1963 DRIVE-IN DOUBLE FEATURE: THE GHOST AND DEAD EYES OF LONDON

“From caves and sewers come The Slime People! They kill, kill, kill! There’s no escape from The Slime People! Nothing can stop the horror of The Slime People! For a new adventure in terror, live through the wild blood bath of The Slime People!” The Ghost (directed by Riccardo Frida) stars Barbara Steele in another homicidal adulteress role. Hyped (misleadingly) as a sequel to Frida and Steele’s successful The Terror of Dr. Hichcock (1962), The Ghost, is woefully predictable and is not this director’s best work. However,  Steele is nearly at her best, and puts to rest any questions regarding her status as a genre cult … Continue reading 1963 DRIVE-IN DOUBLE FEATURE: THE GHOST AND DEAD EYES OF LONDON

WERNER HERZOG’S NOSFERATU, THE VAMPYRE (1979)

Nosferatu The Vampyre (1979) poster

F.W.Murnau’‘s Nosferatu (1922) rightly ranks on nearly every historian’s list of the greatest films to emerge from the silent era (as does his Sunrise). Murnau’s concept of the vampire manages to embrace its absurdities and simultaneously repel us. Probably as much “Varney The Vampire” as Dracula, Murnau’s demonic, Victorian count is more a diseased, toothsome, carnivorous rat than a crepuscular Valentino. Murnau, who served as his own cameraman, artistic director, designer, and editor, and did his own lighting, filtered this greatest of all vampire films through his perfectionist sensibilities (only Carl Theodore Dreyer‘s 1932 Vampyr has a comparable, but contrasting beauty.

Nosferatu (1979 dir. Herzog) Isabelle Adjani, Klaus Kinski

Of course, the vampire genre became increasingly ludicrous. Worse, Dracula and his cohorts became dull, repetitive, and insignificant. The Lord of the Undead became so tame that producers tapped Sheridan Le Fanu’s lesbian-tinged “Carmilla” (repeatedly) in an attempt to reinstate an edge, which suited the 1970s sexual revolution. Despite mixed results, it worked to a degree (We have yet to see buxom lesbo vampires selling breakfast cereal, but give it time).

Nosferatu (1979) Isabelle Adjani & Klaus Kinski

Continue reading “WERNER HERZOG’S NOSFERATU, THE VAMPYRE (1979)”

KLAUS KINSKI’S PAGANINI (1989)

Films about composers are rare, and probably for good reason. Few can forget Hollywood’s sickeningly sanitized version of Chopin’s life, A Song To Remember (1945) with Cornel Wilde’s Hallmark-style portrayal of the composer literally (and hammily) dying at the keyboard (of tuberculosis) after a grueling tour for “the song to remember.” It was Liberace’s favorite movie for good reason. At the opposite end of the spectrum were the 1970 composer biopics by. Russell being Russell, these were, naturally, highly irreverent and decidedly idiosyncratic takes on Tchaikovsky (The Music Lovers), Mahler (Mahler), and Liszt (Lisztomania). Then came Milos Forman’s Academy Award winning film on Mozart, Amadeus (1984), which, though largely fictional, does capture the spirit, personality, and drive of the composer. If Forman’s triumph seemed to signal a new, respectable artistic trend in musical dramas, then along came Klaus Kinski with Paganini (1989) to prove that notion wrong. Script in hand, Kinski attempted to solicit  to direct the life story of the demonic 19th century virtuoso violinist, Niccolo Paganini. Kinski had long felt a strong identification with the famed musician and repeatedly implored Herzog to direct. Upon reading Kinski’s treatment, Herzog deemed it an “unfilmable mess.” Not one to be dissuaded, Kinski, for the first and last time, took over the director’s reigns himself . The result is absolutely the weirdest musical biopic ever made, and that is no exaggeration. It has aptly been referred to as Kinski Paganini since it as much a self-portrait as it is the composer’s portrait. Picasso once said “every work of art, regardless of subject matter, is a self-portrait.” Kinski Paganini is the second of two highly personal self-portraits Kinski left behind before dying at the age of 56 in 1991. The first is an actual autobiography, titled “All I Need Is Love.” Both works sparked an outrage amongst the status quo. Kinski’s written manifesto has since come to be regarded as one of the great maniacal bios.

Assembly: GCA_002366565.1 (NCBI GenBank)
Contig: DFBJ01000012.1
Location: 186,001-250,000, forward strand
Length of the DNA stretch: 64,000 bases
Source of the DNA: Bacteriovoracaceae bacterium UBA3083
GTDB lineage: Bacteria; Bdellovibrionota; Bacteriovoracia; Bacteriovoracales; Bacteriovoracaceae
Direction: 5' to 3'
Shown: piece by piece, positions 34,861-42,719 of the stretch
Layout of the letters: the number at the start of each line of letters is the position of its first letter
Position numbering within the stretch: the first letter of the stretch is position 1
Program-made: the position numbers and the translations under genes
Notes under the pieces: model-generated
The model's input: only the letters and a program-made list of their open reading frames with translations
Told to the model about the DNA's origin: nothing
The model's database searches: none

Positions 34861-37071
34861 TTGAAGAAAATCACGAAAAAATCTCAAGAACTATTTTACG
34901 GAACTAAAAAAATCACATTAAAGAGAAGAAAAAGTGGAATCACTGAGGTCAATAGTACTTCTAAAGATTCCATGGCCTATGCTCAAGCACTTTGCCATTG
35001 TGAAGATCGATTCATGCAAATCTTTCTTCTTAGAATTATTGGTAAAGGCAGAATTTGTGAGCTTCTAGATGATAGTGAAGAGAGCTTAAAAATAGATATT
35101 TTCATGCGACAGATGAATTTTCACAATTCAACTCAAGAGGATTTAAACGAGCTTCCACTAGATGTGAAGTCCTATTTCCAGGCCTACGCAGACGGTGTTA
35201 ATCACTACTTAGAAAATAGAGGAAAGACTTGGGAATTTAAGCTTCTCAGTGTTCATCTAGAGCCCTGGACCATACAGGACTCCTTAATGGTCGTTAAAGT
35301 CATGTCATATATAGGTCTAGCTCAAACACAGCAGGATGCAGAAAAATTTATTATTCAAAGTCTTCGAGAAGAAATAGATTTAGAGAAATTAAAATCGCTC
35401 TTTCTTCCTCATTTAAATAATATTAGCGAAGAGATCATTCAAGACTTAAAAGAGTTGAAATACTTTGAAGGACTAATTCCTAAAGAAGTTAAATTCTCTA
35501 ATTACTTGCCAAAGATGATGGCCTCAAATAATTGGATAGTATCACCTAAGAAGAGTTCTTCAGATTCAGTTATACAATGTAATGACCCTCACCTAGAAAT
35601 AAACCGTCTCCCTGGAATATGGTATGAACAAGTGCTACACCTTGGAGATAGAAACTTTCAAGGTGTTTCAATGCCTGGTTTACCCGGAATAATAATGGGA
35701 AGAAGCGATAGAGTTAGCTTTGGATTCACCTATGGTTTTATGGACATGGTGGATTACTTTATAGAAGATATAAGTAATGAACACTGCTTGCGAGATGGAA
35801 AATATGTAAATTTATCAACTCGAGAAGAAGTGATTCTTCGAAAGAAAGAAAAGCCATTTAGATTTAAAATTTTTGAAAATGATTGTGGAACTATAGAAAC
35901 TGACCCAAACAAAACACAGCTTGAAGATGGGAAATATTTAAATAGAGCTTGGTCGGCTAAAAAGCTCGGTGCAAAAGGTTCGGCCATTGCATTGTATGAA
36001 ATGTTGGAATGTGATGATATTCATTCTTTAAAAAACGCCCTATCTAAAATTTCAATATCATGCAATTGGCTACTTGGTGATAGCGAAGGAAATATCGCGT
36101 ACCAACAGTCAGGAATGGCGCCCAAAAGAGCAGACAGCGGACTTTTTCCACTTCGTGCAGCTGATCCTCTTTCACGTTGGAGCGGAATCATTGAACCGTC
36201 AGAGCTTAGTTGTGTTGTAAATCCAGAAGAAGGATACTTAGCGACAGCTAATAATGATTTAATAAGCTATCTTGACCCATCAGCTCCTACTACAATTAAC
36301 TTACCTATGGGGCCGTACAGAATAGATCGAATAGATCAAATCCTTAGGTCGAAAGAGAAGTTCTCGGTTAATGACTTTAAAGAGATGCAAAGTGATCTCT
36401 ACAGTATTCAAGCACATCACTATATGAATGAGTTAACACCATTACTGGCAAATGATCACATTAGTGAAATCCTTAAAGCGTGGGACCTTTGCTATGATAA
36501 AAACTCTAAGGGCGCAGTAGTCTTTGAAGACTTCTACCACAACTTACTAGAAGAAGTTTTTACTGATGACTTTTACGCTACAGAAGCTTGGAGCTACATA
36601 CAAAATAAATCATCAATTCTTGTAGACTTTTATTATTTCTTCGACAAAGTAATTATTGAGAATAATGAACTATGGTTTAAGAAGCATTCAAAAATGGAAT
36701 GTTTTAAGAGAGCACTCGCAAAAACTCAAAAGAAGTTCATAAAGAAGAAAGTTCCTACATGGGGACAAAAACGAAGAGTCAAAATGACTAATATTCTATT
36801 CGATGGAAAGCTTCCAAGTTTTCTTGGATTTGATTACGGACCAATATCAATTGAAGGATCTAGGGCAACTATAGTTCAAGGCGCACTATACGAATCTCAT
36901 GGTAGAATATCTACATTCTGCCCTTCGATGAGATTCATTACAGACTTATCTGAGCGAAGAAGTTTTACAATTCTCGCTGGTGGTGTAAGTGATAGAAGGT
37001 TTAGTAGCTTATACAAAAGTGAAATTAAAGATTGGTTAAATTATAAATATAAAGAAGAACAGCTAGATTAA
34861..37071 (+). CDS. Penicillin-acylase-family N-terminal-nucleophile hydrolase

Continue reading “KLAUS KINSKI’S PAGANINI (1989)”